Introduction to a one sided debate by Tom Golden

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The public is convinced that domestic violence is all about aggressive men beating up on defenseless women. While this is in some ways correct, it is only a fraction of the story.  The reality is that domestic violence is quite complex and women can be the perpetrators and men can also be the victims.  That side of the story though has been deeply buried and ignored.

How did the public come to be so misinformed?  It’s a long and involved tale.  Activists, clinicians, the media, academics and researchers have all played a part in this.  Each group has for many years only told a part of the story, the part about women as victims and men as perpetrators.  To get a good sense of this remarkable and lopsided tale you could read a report to Maryland lawmakers written by the Maryland Commission for Men’s Health that tells the story plainly about male victims of domestic violence. It does not pull punches and goes into more detail than this short article.  

It’s not hard to imagine how an activist, a clinician or the media might have a strongly biased stance that focused only on women as victims. They are all likely to have a vested interest.

The activist wants more funding for their specific work, the clinician is tied to their patients and their plight, and the media will print whatever sells more papers. Female victims sell papers, male victims don’t. But how about academics and researchers?

How could they play a role in this deception? One might assume that they would have an interest in getting the entire story in the open but that is far from the case.  There is no simple answer to this question but there is a fine piece of writing by Murray Straus,  a renowned family violence researcher that explains his take on this problem. (the Straus report is briefly referenced in the Maryland Men’s Health Commission report cited above)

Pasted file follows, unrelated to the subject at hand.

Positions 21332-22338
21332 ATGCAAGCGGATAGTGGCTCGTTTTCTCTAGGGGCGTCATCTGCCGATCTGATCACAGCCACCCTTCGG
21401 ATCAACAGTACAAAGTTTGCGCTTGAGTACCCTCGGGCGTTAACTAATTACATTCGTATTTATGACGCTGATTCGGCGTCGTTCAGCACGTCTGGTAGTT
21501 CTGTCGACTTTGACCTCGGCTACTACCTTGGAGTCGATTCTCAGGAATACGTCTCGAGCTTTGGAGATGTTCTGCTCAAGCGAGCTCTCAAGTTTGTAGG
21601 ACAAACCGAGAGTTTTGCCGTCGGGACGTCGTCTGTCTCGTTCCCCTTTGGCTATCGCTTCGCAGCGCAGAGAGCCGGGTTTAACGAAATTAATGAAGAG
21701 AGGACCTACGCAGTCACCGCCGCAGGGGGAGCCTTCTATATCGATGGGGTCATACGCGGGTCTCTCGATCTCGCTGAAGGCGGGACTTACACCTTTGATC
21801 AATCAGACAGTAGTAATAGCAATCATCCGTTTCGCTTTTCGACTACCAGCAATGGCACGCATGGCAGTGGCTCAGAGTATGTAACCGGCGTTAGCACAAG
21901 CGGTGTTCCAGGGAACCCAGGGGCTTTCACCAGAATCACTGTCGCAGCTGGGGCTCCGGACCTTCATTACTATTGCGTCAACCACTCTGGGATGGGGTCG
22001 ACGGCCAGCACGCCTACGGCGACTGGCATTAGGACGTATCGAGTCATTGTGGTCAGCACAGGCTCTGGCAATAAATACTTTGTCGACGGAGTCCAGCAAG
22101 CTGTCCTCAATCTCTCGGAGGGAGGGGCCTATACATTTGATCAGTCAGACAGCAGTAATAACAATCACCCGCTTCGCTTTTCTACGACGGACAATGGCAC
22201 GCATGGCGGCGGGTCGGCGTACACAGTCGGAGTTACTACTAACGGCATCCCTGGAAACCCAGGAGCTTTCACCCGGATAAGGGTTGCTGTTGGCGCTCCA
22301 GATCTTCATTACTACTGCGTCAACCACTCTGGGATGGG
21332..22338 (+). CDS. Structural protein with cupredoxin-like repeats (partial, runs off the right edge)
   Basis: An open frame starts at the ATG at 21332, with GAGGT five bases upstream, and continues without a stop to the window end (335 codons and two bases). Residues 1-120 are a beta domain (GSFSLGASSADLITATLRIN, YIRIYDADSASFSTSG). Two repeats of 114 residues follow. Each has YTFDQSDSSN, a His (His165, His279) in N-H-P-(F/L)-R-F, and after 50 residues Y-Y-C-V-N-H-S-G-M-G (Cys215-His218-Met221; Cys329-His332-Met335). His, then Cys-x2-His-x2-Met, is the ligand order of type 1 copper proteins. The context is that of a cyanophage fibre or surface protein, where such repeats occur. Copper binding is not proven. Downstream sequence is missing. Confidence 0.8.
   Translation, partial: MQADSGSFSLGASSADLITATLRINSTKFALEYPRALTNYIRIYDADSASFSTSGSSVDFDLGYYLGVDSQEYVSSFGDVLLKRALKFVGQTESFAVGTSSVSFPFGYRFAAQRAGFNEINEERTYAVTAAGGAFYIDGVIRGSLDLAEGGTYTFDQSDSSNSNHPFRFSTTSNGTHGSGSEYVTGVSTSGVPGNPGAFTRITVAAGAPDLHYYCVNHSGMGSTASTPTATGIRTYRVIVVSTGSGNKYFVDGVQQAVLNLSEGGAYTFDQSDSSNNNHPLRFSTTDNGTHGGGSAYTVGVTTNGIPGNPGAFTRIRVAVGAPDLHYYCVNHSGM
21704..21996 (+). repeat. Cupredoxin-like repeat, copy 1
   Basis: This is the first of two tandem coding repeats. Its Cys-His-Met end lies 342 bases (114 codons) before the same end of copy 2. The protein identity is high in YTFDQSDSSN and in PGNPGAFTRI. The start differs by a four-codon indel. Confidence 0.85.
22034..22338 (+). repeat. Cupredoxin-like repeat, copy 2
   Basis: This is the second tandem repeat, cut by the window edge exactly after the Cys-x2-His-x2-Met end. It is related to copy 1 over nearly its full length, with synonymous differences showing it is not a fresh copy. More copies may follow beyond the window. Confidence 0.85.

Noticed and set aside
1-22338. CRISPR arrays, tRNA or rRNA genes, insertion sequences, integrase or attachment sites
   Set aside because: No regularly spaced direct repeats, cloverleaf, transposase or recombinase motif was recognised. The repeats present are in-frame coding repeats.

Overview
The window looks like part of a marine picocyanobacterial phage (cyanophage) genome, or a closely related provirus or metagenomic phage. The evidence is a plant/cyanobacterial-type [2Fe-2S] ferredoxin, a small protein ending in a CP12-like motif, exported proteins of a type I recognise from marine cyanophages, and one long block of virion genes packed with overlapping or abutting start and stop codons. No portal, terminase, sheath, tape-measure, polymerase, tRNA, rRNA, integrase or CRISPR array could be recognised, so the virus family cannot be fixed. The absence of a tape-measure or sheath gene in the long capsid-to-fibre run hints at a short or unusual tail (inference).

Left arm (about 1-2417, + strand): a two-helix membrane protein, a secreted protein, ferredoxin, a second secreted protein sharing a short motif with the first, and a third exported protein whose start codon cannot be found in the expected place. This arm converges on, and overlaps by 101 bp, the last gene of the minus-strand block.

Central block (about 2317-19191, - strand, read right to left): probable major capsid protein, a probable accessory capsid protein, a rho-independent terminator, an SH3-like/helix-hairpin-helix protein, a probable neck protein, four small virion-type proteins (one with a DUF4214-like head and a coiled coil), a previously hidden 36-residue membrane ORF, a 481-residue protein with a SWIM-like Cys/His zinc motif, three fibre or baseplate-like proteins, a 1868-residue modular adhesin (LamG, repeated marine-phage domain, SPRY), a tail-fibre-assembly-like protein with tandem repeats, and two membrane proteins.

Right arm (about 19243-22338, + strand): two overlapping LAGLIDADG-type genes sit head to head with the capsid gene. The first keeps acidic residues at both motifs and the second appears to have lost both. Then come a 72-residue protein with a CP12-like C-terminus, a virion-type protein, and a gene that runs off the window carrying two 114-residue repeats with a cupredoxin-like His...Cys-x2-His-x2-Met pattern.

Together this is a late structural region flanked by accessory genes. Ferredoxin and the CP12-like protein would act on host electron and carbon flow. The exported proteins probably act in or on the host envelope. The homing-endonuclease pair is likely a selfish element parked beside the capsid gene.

The Strauss article describes seven methods used by feminist domestic violence researchers  to conceal and distort evidence on symmetry in partner violence.

In other words Strauss tells us how these researchers avoided talking about men as victims and women as perpetrators. The article is a remarkable story of a researcher explaining how his craft has been manipulated to tell only part of the story and therefore create a false perception among the general public, the perception that women are the sole victims of domestic violence. It is a must read for anyone who is baffled by this scenario.

Here are the Seven Methods outlined by Straus:

Method 1 Suppress Evidence
Method 2 Avoid Obtaining Data Inconsistent With the Patriarchal Dominance Theory
Method 3. Cite Only Studies That Show Male Perpetration
Method 4. Conclude That Results Support Feminist Beliefs When They Do Not
Method 5. Create “Evidence” by Citation
Method 6. Obstruct Publication of Articles and Obstruct Funding Research That Might Contradict the Idea that Male Dominance Is the Cause of PV
Method 7. Harass, Threaten, and Penalize Researchers Who Produce Evidence That Contradicts Feminist Beliefs

In this article we will be having a look at Method three which shows how researchers can choose to only cite evidence that shows male perpetration and simply omit any mention to alternatives. Straus explains that their own data may in fact have evidence of male victims but they simply choose to not include it in their studies.They simply ignore it and only promote one side of the story: female victims and male perpetrators. 

It is hard to believe that someone invested in the scientific method would stoop to such standards but Straus is 100% correct.  This has been done for years both in research and in the keeping of statistics.

In order to understand how this can happen let’s take a recent example that can show us how this works and also give us some insight into the mentality of those who might utilize such tactics.  

In September of 2014 in the Journal of the American Board of Family Medicine an article was published titled “Characteristics of Men Who Perpetuate Intimate Partner Violence.”  The article, as so many others before it, focused solely on men as perpetrators and women as victims. It estimated that 1 in 5 men admitted to being violent toward their spouse.  The media caught wind of this and a flood of articles were published with the headline “1 in 5 men admit to violence toward spouse.”

Here are a couple examples of the types of headlines that were seen:

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Seeing these articles motivated me to contact the researcher, Dr Vijay Singh, and ask a few questions.  We exchanged numerous emails.

In his defense, I must say that he was very generous with his time and civil in our discussions.

He seems like a very nice chap but he did say some things that will help us in understanding the mentality of researchers who ignore male victims.

Part 2: The tendency to do One Sided Research

Written by nfl-tom4 Author Tom Golden LCSW

Tom Golden, LCSW is an author and psychotherapist who has been writing on issues concerning men, boys, and gynocentrism for many years.  Tom has written three books, Swallowed by a Snake: The Gift of the Masculine Side of Healing, The Way Men Heal, and Understanding the Unique World of Boys.  He has a blog at Menaregood.com and also has a youtube channel menaregood.

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